Whatever the method used to detect methylation, the majority of cases showed concordantly methylated or unmethylated tumor/normal pairs, and, when discordant, the methylation was higher in tumor in most cases, except case 2 (Table 2). This raises the question of whether methylation affects the expression of RASSF1 gene. Indeed, none of the previous papers suggesting the inactivation of RASSF1A in PET due to hypermethylation analyzed gene expression [2, 4, 5]. In the present work, we evaluated the mRNA expression of RASSF1 variants and showed that: i) all PETs and their matched normal tissues expressed RASSF1A; ii) the average expression of RASSF1A in PET was 6.8 times lower than that in normal tissues (see Figure 4A and Additional file 2, Table S2); iii) the overall extent of RASSF1A methylation in PET correlated inversely with its expression and the role of methylation of the first exon seems more important than that of the promoter region (see Figure 5). Accordingly, a correlation between RASSF1A expression and the average methylation of the 51 CpGs of island A was found in two of the three PET cell lines analyzed. In all untreated cell lines RASSF1A was always expressed despite a strong methylation in CpG island A; in particular, BON cell line showed a higher level of RASSF1A expression compared to QGP1 and CM. Moreover, the treatment with the demethylating agent 5'-aza-2'-deoxycytidine enhanced significantly RASSF1A expression in QGP1 and CM, but not in BON. This difference in expression levels and response to demethylating treatment is consistent with a possibly different genetic background. Indeed, it has been recently shown that CM, QGP1, and BON harboured different gene mutations; in particular, they had mutations in FLT1/VEGFR1, FGFR3, and PIK3CA, respectively .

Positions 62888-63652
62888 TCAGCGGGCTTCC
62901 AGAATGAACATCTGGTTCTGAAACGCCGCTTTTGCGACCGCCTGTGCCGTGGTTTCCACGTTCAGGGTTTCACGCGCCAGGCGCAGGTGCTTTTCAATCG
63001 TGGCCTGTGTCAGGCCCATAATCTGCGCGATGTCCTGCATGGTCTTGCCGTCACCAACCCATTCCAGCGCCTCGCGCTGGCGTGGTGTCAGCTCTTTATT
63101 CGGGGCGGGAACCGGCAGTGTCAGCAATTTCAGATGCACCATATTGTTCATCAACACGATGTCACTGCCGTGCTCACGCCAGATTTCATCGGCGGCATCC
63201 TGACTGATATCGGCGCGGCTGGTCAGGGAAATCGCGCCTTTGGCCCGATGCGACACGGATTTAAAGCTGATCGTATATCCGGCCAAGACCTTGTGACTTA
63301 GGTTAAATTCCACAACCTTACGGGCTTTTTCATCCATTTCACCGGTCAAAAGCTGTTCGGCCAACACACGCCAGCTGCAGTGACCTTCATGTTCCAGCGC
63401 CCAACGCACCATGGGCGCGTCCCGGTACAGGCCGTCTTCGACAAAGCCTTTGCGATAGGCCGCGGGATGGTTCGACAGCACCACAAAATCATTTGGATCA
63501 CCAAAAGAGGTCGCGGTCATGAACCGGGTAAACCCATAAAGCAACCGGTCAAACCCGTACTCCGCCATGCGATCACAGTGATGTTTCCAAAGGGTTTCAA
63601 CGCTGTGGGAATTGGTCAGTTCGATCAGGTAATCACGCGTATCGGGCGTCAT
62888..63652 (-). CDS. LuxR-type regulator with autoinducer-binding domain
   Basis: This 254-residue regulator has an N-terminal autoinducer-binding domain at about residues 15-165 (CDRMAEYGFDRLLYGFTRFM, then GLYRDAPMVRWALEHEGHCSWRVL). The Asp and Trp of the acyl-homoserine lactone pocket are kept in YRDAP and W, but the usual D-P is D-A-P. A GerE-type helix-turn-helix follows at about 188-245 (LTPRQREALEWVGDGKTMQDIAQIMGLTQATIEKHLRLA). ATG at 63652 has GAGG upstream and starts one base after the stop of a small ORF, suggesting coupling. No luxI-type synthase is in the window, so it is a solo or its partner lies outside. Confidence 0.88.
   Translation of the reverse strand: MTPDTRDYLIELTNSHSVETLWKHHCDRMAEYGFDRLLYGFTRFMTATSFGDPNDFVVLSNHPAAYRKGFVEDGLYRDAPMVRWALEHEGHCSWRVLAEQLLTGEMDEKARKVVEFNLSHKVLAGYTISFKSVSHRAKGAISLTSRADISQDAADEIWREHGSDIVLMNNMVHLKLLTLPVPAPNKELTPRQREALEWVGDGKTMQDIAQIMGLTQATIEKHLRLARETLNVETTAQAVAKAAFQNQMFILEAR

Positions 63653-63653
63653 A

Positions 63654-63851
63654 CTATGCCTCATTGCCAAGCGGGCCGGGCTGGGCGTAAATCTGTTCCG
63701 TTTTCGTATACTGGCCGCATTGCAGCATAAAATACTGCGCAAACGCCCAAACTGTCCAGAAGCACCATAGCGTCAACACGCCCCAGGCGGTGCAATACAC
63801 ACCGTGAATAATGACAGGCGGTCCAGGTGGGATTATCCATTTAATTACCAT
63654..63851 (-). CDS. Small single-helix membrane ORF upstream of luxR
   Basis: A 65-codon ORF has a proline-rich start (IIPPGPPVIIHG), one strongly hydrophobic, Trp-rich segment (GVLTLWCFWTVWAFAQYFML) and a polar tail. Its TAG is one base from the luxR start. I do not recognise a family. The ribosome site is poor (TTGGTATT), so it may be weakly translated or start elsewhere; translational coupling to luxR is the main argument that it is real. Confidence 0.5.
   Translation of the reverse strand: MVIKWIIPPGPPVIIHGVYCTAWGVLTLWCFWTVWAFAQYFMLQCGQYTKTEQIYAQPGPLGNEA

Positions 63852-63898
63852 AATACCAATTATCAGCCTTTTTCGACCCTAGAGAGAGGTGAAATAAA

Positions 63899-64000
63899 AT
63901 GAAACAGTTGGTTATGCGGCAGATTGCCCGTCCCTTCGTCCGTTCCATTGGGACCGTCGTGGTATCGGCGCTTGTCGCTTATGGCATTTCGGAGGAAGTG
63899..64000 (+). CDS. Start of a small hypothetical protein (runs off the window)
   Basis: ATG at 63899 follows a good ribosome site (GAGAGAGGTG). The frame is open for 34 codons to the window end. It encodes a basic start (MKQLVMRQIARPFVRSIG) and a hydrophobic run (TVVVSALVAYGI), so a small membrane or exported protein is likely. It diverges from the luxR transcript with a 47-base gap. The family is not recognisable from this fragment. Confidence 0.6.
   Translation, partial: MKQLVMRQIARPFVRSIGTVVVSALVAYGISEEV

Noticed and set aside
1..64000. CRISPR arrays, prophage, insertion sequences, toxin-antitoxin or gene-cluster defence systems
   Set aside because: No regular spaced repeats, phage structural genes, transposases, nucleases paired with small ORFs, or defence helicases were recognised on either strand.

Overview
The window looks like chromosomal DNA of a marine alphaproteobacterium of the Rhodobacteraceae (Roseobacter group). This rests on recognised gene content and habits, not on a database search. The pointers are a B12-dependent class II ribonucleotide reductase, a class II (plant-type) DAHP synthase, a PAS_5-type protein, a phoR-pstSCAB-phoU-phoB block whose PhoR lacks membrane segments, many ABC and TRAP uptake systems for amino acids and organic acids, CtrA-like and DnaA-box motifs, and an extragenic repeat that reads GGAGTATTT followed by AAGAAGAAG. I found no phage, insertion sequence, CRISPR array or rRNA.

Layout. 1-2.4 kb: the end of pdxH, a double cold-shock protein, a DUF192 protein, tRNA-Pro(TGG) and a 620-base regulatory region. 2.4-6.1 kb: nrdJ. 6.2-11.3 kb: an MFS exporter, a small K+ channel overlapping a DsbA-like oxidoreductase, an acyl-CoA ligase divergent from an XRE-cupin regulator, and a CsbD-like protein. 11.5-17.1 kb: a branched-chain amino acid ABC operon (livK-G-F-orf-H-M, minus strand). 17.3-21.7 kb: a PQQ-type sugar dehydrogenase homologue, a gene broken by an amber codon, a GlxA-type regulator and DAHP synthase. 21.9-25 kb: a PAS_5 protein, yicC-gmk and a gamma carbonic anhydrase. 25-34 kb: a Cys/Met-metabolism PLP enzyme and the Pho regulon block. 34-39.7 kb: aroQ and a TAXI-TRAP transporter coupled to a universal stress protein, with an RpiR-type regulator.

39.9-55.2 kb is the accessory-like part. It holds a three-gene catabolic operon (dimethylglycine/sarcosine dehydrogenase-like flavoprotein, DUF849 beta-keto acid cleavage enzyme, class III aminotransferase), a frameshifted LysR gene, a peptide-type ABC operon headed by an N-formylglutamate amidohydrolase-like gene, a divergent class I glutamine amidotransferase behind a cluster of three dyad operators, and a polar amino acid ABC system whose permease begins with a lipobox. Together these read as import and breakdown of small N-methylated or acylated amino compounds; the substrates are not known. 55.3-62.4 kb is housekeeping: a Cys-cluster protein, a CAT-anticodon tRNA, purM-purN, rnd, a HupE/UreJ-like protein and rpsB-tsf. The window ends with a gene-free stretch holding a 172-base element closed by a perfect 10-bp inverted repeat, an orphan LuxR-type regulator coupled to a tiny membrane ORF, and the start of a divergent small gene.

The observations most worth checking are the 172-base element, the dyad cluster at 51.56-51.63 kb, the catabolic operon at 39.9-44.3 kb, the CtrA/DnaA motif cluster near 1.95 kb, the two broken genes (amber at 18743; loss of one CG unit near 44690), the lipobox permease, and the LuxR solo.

The expression of RASSF1A splicing isoforms D, E, F and G, and that of the major variants deriving from alternative promoter usage, RASSF1B and RASSF1C, has never been studied in PET. Here we report that RASSF1 isoforms D, E, F were rarely expressed in PET and normal pancreas; RASSF1G was never found; RASSF1B was always expressed in both PET and normal pancreas, with no significant difference; RASSF1C expression was averagely 11.4 times higher in PET than in normal tissue. Pyrosequencing analysis revealed that all the CpGs within CpG island C lacked methylation in both tumor and normal tissues. The same situation was found in PET cell lines, where CpG island C was never methylated, and RASSF1C was always expressed. Interestingly, treatment with 5'-aza-2'-deoxycytidine enhanced mRNA expression significantly in two of the three cell lines.